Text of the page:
Selective Facts Make Bad Law

Posted On June 27, 2011 by Daniel Koewler

The use of urine tests for DWI's in Minnesota received yet another endorsement from the Court of Appeals today. At issue in the case of Ellingson v. Comm'r of Pub. Safety was the question of whether urine tests fell into the "single factor exigency| doctrine that permits law enforcement to collect other types of samples (blood and breath) without first obtaining a warrant.

What makes the issue compelling - and highlights another reason why Minnesota is pretty much the only place in the world that is still using urine tests - has to do with the basic fact that the alcohol in a person's bladder is fundamentally different than the alcohol in a person's bloodstream.

The argument, simply put, is that while your average person's blood alcohol steadily decreases over time (due to action by the liver and kidneys) the same doesn't hold true for alcohol in a person's bladder. In fact, we've presented unrebutted expert testimony in court that urine alcohol, compared to blood alcohol, doesn't decrease at all.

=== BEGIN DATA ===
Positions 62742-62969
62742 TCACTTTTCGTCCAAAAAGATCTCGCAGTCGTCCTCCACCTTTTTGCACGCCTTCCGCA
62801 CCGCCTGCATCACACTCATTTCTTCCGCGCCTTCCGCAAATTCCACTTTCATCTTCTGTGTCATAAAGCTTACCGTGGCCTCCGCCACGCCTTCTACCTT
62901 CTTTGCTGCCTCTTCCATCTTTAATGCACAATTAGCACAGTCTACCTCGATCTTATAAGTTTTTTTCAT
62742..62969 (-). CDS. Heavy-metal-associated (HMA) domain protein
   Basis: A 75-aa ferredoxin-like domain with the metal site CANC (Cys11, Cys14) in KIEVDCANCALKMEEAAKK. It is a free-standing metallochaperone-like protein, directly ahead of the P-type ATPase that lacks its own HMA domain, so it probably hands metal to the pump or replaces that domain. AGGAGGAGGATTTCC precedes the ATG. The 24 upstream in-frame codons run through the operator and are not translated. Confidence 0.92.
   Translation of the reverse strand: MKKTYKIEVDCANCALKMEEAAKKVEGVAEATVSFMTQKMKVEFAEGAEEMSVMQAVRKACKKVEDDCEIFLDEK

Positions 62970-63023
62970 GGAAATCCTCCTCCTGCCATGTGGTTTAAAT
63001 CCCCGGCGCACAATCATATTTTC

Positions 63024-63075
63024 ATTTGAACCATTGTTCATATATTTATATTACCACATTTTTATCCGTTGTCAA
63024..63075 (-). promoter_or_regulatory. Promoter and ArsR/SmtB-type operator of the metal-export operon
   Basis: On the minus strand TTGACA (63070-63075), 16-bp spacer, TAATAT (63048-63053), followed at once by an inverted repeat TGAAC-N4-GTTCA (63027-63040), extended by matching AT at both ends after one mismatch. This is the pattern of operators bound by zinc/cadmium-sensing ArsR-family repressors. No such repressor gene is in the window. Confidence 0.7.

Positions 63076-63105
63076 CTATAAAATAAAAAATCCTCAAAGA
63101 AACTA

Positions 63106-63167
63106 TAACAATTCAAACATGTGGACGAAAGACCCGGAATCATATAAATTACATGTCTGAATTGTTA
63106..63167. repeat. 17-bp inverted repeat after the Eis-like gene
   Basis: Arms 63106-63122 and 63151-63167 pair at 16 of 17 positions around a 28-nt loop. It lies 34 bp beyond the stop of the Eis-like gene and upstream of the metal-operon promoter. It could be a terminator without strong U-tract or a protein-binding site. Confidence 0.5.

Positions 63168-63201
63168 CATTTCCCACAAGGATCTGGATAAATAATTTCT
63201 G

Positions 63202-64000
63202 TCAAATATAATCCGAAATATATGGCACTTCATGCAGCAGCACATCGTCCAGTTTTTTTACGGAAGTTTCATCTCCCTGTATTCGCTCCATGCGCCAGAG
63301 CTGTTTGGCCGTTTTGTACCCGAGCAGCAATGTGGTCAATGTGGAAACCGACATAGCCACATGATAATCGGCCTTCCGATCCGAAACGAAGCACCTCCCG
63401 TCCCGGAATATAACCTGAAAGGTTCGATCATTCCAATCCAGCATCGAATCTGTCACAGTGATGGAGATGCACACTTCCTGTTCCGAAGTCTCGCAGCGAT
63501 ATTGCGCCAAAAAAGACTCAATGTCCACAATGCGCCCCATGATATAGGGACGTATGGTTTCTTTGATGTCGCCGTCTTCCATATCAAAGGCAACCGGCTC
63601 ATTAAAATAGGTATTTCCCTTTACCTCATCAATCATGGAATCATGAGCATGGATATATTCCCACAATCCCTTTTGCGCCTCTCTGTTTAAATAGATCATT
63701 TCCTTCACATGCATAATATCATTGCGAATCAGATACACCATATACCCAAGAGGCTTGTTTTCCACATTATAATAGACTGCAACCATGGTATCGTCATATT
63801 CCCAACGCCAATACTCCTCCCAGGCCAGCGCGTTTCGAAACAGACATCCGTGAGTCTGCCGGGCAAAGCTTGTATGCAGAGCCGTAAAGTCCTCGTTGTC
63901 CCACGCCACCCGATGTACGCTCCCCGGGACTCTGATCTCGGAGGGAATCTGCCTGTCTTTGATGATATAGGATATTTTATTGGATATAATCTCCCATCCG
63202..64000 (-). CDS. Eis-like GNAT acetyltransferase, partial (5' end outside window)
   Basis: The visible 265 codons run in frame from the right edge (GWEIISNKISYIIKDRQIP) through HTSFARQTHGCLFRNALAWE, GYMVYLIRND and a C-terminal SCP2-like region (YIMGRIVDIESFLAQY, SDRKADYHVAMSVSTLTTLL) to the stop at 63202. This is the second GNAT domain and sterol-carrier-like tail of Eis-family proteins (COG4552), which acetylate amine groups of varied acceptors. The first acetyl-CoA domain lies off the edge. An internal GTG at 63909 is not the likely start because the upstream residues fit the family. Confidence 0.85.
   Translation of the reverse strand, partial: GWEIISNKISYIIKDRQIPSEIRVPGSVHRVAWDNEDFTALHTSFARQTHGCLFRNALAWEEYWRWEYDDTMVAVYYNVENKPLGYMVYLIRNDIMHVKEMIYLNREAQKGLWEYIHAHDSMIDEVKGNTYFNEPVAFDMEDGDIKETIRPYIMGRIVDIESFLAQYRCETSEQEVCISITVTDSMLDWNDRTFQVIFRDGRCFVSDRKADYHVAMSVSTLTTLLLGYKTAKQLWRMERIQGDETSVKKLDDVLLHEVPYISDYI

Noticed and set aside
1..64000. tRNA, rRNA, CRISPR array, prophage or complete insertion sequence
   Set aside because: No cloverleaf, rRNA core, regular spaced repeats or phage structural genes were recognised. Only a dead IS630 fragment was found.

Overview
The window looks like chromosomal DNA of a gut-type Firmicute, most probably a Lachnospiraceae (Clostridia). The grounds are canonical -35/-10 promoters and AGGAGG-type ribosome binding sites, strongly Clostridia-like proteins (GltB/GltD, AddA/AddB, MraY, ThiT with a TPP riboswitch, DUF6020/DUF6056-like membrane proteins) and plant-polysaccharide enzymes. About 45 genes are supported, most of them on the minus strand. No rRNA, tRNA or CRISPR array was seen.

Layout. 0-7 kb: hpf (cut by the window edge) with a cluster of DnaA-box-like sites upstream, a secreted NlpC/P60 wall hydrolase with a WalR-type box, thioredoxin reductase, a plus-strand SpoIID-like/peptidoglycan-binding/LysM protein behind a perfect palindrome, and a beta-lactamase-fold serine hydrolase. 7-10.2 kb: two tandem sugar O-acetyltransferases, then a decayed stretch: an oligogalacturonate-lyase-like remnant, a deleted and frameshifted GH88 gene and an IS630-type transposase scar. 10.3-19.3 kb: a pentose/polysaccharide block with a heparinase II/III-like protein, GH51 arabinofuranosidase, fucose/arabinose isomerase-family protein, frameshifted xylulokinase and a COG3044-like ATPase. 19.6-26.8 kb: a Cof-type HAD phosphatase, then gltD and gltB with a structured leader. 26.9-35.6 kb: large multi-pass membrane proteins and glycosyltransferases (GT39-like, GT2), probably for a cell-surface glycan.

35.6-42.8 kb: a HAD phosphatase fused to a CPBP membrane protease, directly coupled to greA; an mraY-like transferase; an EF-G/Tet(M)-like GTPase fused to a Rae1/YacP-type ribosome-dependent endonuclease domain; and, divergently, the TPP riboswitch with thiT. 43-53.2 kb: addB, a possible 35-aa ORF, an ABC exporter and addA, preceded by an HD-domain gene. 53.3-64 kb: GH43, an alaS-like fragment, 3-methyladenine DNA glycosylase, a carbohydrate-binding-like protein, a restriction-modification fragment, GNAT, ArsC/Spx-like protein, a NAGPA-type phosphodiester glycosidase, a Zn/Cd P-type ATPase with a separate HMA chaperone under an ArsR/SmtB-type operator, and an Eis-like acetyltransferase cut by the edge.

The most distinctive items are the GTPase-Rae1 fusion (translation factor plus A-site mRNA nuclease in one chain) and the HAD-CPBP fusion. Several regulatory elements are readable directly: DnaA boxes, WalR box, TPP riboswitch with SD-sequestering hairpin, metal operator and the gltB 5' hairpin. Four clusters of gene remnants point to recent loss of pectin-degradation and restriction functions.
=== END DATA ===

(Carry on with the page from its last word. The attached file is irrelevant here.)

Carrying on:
In the Ellingson case, the court was only presented with the testimony of a government-paid, government employed lab technician, who convinced the court that urine alcohol |could| rapidly change in concentration. However, if you ask a toxicologist who isn't employed by the Minnesota Bureau of Criminal Apphrension, they'll tell you that any change in urine alcohol concentration could affect, at most, the third digit (example: a sample that would test at .105 could, over an hour, change by about .002).

Thus, the |single-factor exigency| doctrine, which was designed to apply in blood and breath test cases where alcohol concentration can go down by .015 in an hour, now applies to situations where any alcohol concentration may be decreasing by a comparatively minuscule amount.

This issue is far from finished. The Ellingson court based its finding on a very lenient standard of review (it gave great deference to the lower court's opinion of the testimony it was presented with). In another case, with more accurate testimony, the courts will still be free to find that urine alcohol concentration doesn't diminish rapidly enough to permit a warrantless intrusion. This is just another example of bad facts making for bad law.